Eric (Colin Firth) meets Patti (Nicole Kidman) on one of the trains that crisscross across the British Isles. As they talk, they begin to realize they have much in common and are soon married. But just as everything in Eric’s life seems to be coming together, he learns a startling bit of information that threatens to derail everything that is so right – the Japanese officer who made his existence at a Japanese POW camp during World War II is still alive and leading tours of the Burma–Thai railway Eric and many of the British POWs helped build under their oppressive Japanese captors. Essentially, his nightmares are still living and Eric must decide whether he should go back and confront his former tormentor.
Thus begins “The Railway Man”, a new film with a great cast, very good production quality, but a tried and true story that has been told by better, more capable filmmakers.
Colin Firth plays Eric, a railway enthusiast who spends most of his days studying timetables and sitting quietly in the background while a group of prisoner of war camp survivors sit and drink. Firth is quietly intense, always staring into the distance as Eric contemplates the horrors of his earlier life. Or perhaps he is trying to beat the memories back, concentrating on the timetables. Either way, he seems to spend a lot of time lost in thought.
Riding the train one day, he meets Patti and they begin to talk. As Patti learns more about the railway nerd, she begins to warm Eric up and they start to have a conversation. In most films, this is the “meet-cute” moment, but that term seems more appropriate for fluffy rom-coms starring Katherine Heigl or Sarah Jessica Parker. “The Railway Man” is a much more serious movie. Soon, after they meet, Eric and Patti get married.
Kidman seems a little reserved as Patti. She starts to learn of Eric’s demons on their wedding night and doesn’t react to them, as most women I know would, until a lot later. She seems a lot more accepting of these problems, almost as though she is waiting for them to work themselves out. This is a nod to the famous (stereotypical?) ‘stiff upper lip’ which would work if we were watching, for instance, a documentary. When a camera is capturing the outside of a character, and in the case, a British character, I would expect to see the surface of the person, the person’s thoughts, struggles, etc. remaining somewhat out of sight. But in a dramatic re-telling, the filmmaker has a certain amount of license to show Patti yelling at her husband to get off his arse and do something other than moping through his life.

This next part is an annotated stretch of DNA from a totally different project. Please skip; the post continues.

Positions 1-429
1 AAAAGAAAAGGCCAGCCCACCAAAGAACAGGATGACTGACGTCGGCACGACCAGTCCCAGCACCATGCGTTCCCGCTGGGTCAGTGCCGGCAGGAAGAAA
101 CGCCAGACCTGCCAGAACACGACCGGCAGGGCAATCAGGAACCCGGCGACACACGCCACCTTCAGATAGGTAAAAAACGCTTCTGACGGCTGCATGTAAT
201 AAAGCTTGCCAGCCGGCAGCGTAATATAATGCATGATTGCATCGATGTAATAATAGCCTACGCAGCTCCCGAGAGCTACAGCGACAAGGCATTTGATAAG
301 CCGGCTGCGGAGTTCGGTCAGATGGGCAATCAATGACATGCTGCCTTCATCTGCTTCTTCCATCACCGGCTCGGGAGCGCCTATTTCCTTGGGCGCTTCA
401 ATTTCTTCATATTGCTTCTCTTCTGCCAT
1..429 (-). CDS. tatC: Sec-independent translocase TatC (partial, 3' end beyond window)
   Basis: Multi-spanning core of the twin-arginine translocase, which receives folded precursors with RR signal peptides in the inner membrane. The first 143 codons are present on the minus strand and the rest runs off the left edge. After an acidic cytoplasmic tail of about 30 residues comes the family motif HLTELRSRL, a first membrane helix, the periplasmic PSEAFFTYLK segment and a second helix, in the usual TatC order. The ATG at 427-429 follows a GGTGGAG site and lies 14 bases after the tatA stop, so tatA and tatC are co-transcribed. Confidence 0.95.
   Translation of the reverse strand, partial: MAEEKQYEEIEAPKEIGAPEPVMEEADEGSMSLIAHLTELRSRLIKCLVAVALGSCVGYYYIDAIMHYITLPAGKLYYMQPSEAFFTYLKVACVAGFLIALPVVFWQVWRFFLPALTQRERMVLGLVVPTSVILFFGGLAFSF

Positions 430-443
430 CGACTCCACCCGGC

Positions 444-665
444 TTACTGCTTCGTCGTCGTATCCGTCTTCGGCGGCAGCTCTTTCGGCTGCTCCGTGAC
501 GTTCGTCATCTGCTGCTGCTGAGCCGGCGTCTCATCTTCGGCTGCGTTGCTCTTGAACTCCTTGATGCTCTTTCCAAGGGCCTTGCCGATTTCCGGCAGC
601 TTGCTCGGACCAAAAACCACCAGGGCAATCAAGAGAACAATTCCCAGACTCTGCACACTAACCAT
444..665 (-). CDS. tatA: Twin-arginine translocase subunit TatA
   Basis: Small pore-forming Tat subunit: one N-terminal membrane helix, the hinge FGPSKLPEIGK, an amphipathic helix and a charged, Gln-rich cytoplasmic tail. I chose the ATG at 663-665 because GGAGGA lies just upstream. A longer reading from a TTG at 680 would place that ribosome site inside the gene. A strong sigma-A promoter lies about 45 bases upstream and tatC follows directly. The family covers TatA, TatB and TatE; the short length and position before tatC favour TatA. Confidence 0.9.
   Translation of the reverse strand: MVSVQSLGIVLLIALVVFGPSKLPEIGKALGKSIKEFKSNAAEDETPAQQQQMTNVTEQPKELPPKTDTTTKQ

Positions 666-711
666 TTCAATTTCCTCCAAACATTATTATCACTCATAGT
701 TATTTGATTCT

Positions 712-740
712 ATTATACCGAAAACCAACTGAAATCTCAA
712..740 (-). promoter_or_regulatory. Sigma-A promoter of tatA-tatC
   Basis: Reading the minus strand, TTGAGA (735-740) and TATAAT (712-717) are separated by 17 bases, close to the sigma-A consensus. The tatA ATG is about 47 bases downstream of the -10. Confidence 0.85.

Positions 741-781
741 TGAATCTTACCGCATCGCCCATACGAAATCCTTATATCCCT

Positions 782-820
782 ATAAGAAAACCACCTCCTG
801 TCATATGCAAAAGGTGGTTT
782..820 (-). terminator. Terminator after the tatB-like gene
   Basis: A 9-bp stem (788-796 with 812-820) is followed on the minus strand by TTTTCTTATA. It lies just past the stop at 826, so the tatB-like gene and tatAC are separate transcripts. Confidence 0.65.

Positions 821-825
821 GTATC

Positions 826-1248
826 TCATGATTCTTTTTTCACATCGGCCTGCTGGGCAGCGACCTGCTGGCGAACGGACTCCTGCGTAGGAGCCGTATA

The point when Patti has finally had enough is handled well and in a slightly different way than you might expect. It is a nice touch.
And Kidman brings some nice, subtle emotion to the role.
Stellan Skarsgaard plays Finlay, Eric’s confidant and the former leader of his regiment. Both were in the POW camp together, both made it out alive, both deal with the demons, but in different ways. Skarsgaard is also very subtle, and shows the emotion in a tight-lipped way.
In fact all the performances in this film are perhaps too subtle. Clearly, director Jonathan Teplitzky (“The Burning Man”, TV’s “Rake”) has asked the actors to play their roles this way; normally this would work and I would hail the performances as “realistic”. But there is a fine line between “realistic” and “boring”. And Teplitzky brings it too far in the wrong direction. Eric is a man so consumed by fear and guilt he is living a sheltered and reclusive life. He has nightmares, sees his demons at unexpected times, yet he doesn’t seem to react enough. The same could be said of all four leads, they simply seem to have so little energy. But in Patti’s case, it seems to work.
Because the movie is set in two different time periods, other actors play young Eric, young Finlay and young Takeshi. These actors are all good.
The narrative of this story is inherently dramatic and moving, but Teplitzky doesn’t manage to extract all of the emotion inherent in these characters or the actor’s performances. This makes the film less powerful than it otherwise could have been. Instead of a possible successor to “The Bridge on the River Kwai”, we have an acceptable BBC television production.
Which is fine if you aren’t spending money to see the film in a theater.